template<typename SequenceIterator>struct find_max_sum_range2{private:template<typename SequenceIterator>struct find_max_sum_range_helper{public:find_max_sum_range_helper(typename SequenceIterator::value_type&max_so_far_,typename SequenceIterator::value_type&max_ending_here_,std::pair<SequenceIterator,SequenceIterator> &p_,typename SequenceIterator¤t_) :max_so_far(max_so_far_) ,max_ending_here(max_ending_here_) ,p(p_) ,current(current_) {/* Do nothing else */}void operator()(typename SequenceIterator::value_type val){if(max_ending_here==0){p.first=p.second=current; }max_ending_here=std::max<typename SequenceIterator::value_type>(max_ending_here+val,0);if(max_ending_here>max_so_far){max_so_far=max_ending_here;p.second=current; }//increment the current operator;++current; }private:typename SequenceIterator::value_type&max_so_far;typename SequenceIterator::value_type&max_ending_here;typename std::pair<SequenceIterator,SequenceIterator> &p;SequenceIterator¤t; };public:std::pair<SequenceIterator,SequenceIterator>operator() (typename SequenceIterator first,typename SequenceIterator end) {SequenceIterator::value_type max_so_far=0;SequenceIterator::value_type max_ending_here=0;std::pair<SequenceIterator,SequenceIterator>p;SequenceIterator current=first;std::for_each(first,end,find_max_sum_range_helper<SequenceIterator>(max_so_far,max_ending_here,p,current));//increment to make sure that it points to 1 element beyond the last element.++p.second;return p; } };

Comparing the various solutions, it seems the implementation using std::for_each was much more complicated, although it abstracted away the alogrithm for every element away from the iteration of the algorithm. My next step would be use to Boost::lambda to make the code somewhat more clearer while trying to stay in the STL spirit of things.

Usage is as follows

/* TEST 1: * Test a sequence of ints using vectors */int a[]={-3,2,4, -7,2,6,8, -3,2};std::vector<int>x(a,a+sizeof(a)/sizeof(int));typedef std::pair<std::vector<int>::iterator,std::vector<int>::iterator>vector_iterator_pair;vector_iterator_pair vec_pair=find_max_sum_range<std::vector<int>::iterator>()(x.begin(),x.end());print_sequence(vec_pair.first,vec_pair.second);/* Test 2: * Test a sequence of longs using lists */long b[]={-3,2,4, -7,2,6,8, -1,2};std::list<long>list_of_longs(sizeof(b)/sizeof(long),0);std::swap_ranges(list_of_longs.begin(),list_of_longs.end(),b);typedef std::pair<std::list<long>::iterator,std::list<long>::iterator>list_iterator_pair;list_iterator_pair lp=find_max_sum_range<std::list<long>::iterator>() (list_of_longs.begin(),list_of_longs.end());print_sequence(lp.first,lp.second);/* Test 3: * Test a single element sequence, using a set of flats */float ca[]={2.365f};std::set<float>set_of_floats(ca,ca+sizeof(ca)/sizeof(float));typedef std::pair<std::set<float>::iterator,std::set<float>::iterator>float_iterator_pair;float_iterator_pair cp=find_max_sum_range<std::set<float>::iterator>() (set_of_floats.begin(),set_of_floats.end());print_sequence(cp.first,cp.second);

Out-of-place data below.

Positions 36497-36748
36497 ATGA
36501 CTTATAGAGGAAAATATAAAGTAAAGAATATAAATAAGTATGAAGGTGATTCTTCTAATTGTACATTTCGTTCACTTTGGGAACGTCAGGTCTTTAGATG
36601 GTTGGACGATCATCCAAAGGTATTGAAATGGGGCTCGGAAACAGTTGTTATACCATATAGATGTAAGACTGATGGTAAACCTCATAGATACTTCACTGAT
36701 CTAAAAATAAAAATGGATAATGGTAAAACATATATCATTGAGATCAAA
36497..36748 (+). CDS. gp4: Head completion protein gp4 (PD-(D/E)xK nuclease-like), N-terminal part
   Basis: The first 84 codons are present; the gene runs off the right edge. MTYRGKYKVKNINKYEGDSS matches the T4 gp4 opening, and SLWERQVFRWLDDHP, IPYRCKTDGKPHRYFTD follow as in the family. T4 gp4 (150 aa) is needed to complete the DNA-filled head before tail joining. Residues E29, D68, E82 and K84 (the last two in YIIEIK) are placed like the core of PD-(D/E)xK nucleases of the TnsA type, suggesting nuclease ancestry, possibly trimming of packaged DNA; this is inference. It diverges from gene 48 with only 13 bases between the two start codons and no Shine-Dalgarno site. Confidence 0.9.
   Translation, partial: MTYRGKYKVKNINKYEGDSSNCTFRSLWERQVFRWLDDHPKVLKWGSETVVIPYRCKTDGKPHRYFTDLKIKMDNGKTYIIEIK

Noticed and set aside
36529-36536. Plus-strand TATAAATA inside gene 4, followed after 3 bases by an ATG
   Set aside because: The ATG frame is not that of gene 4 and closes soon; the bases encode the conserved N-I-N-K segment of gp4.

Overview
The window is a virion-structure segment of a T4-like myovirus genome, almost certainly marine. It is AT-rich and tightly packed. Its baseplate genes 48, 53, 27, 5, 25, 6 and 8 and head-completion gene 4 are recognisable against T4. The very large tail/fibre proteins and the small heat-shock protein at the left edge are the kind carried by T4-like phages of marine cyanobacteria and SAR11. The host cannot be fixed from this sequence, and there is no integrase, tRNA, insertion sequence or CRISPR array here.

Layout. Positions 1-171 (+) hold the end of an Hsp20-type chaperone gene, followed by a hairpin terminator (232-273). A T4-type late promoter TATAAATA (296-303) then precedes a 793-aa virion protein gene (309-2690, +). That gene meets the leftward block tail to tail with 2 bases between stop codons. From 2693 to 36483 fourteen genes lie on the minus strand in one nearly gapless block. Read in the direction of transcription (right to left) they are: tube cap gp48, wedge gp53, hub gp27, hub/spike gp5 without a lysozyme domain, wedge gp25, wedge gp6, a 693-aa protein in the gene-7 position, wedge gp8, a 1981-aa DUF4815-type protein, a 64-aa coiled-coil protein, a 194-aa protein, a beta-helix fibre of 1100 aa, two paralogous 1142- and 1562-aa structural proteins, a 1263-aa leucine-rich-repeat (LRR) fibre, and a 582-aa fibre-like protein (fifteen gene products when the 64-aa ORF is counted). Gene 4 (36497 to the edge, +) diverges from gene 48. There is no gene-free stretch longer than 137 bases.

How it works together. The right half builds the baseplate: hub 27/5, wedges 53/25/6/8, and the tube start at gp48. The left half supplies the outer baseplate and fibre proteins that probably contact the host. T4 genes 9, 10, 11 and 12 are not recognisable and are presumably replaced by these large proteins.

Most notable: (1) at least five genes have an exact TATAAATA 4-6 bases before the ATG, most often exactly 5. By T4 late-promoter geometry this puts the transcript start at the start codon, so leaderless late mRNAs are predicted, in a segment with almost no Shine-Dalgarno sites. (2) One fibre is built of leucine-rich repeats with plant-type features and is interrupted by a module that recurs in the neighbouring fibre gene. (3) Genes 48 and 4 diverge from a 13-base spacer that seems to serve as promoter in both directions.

Hello,

I could not understand your code :). I made my own implementation, the result was 6, 8, -1, 2. Is it correct?

Here is the implementation if you want to look at it:

#include

using namespace std;

int main()

{

int data[20], sum[20];

int n, max, lim_inf = 0, lim_sup = 0;

cout <>n;

sum[0] = 0;

for (int i = 1; i <= n; i++)

{

cout <<“Number “<<i<>data[i – 1];

sum[i] = sum[i – 1] + data[i – 1];

}

max = sum[1];

for (int i = 0; i < n; i++)

for (int j = i + 1; j max)

{

max = sum[j];

cout <<i<<” “<<j<<” “<<max<<endl;

lim_inf = i;

lim_sup = j;

}

for (int i = lim_inf; i < lim_sup; i++)

cout <<data[i]<<” “;

cout <<endl;

return 0;

}

What’s the input vector? Your solution runs in O(n^2) which is quadratic time, which is very inefficient. This problem is solvable in linear time.